Since entering into force in 1968, the NPT has been central to holding the line on the spread of nuclear weapons. Nowadays, apart from the original nuclear powers — the US, Britain, France, and Russia — the only other countries with these weapons are China, Israel, India, Pakistan, and North Korea.

The Iran negotiations were vital to ensuring the integrity of the system. The danger, of course, was that Iran would move from developing civil nuclear power to making its own weapons. This would inevitably have caused other countries in the region, probably beginning with Saudi Arabia, to go the same way.

There is an important lesson to be learned from more than a decade of negotiation with Iran. Iranian President Hasan Rowhani was his country’s chief nuclear negotiator from 2003 to 2005. Iran’s president at this time was the scholarly moderate Mohammed Khatami, with whom I at one time attempted to negotiate a trade and co-operation agreement on behalf of the EU. Progress was stopped by disagreement over nuclear matters.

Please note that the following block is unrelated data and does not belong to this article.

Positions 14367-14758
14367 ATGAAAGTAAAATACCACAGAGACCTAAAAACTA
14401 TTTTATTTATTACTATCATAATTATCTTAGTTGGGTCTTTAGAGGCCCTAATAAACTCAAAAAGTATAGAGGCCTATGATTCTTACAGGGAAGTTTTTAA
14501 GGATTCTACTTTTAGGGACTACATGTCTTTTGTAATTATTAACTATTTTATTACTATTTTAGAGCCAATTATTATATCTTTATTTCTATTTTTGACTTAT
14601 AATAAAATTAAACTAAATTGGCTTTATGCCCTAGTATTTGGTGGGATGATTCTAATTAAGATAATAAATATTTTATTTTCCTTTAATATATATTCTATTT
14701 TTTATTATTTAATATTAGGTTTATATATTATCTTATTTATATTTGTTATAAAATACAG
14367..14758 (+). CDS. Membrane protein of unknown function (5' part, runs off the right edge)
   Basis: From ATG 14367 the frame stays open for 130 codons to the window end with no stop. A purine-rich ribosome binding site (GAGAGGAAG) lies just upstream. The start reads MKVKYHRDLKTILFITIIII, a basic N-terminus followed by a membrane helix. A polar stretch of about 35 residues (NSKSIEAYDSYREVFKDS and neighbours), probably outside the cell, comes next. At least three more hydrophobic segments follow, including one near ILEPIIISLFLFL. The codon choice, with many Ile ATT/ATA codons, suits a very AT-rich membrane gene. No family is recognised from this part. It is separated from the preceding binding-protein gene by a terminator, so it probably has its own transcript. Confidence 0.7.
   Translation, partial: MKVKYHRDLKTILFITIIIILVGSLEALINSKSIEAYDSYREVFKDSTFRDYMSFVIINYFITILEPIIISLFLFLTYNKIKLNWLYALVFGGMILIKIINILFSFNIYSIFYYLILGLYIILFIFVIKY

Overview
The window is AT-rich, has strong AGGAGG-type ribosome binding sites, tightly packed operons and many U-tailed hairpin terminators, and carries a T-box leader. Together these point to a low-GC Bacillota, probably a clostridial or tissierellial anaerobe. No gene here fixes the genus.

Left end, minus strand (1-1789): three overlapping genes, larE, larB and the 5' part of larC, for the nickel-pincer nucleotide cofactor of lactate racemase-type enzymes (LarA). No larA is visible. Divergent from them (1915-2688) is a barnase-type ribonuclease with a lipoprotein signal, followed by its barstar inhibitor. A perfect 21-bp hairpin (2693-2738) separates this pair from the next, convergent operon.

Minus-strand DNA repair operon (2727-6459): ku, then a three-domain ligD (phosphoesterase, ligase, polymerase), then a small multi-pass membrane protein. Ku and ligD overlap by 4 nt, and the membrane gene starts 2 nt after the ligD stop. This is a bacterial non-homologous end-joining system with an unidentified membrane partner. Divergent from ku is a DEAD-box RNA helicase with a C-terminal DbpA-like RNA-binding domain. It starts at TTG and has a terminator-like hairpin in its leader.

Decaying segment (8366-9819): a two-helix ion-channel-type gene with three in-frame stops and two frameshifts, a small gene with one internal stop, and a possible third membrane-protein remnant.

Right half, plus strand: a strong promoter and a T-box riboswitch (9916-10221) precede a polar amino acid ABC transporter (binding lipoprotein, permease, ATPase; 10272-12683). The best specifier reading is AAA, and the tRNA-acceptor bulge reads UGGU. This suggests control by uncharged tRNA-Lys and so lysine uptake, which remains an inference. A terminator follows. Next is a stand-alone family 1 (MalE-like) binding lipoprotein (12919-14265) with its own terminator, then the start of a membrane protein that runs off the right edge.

Khatami’s attempts to open a dialogue with the West fell on stony ground in US president George W. Bush’s Washington, and eventually he was replaced by the populist hardliner Mahmoud Ahmadinejad. But in Rowhani’s discussions on proliferation back then, Iran had offered the three EU countries with which it had begun negotiations a reasonable compromise: Iran would maintain a civil but not a military nuclear capacity. This would have capped the number of centrifuges at a low level, kept enrichment below the possibility of weaponisation, and converted enriched uranium into benign forms of nuclear fuel.

The British representative to the IAEA at this time, ambassador Peter Jenkins, has said publicly that EU negotiators were impressed by Iran’s offer. But the Bush administration pressured the British government to veto a deal along these lines, arguing that more concessions could be extracted from the Iranians if they were squeezed harder and threatened with tougher sanctions and even a military response.

We know how the Bush strategy turned out. The talks collapsed: no compromise, no agreement. Today, a deal has been concluded; but it is less good than the deal that could have been reached a decade ago — a point worth keeping in mind as the likes of former vice-president Dick Cheney and Israeli Prime Minister Benjamin Netanyahu start hollering from the sidelines.

As it is, not only will an agreement add cement to the NPT; it could also open the way to the sort of understanding with Iran that is essential to any broad diplomatic moves to control and halt the violence sweeping across western Asia.

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Chris Patten, a former EU commissioner for external affairs, is Chancellor of the University of Oxford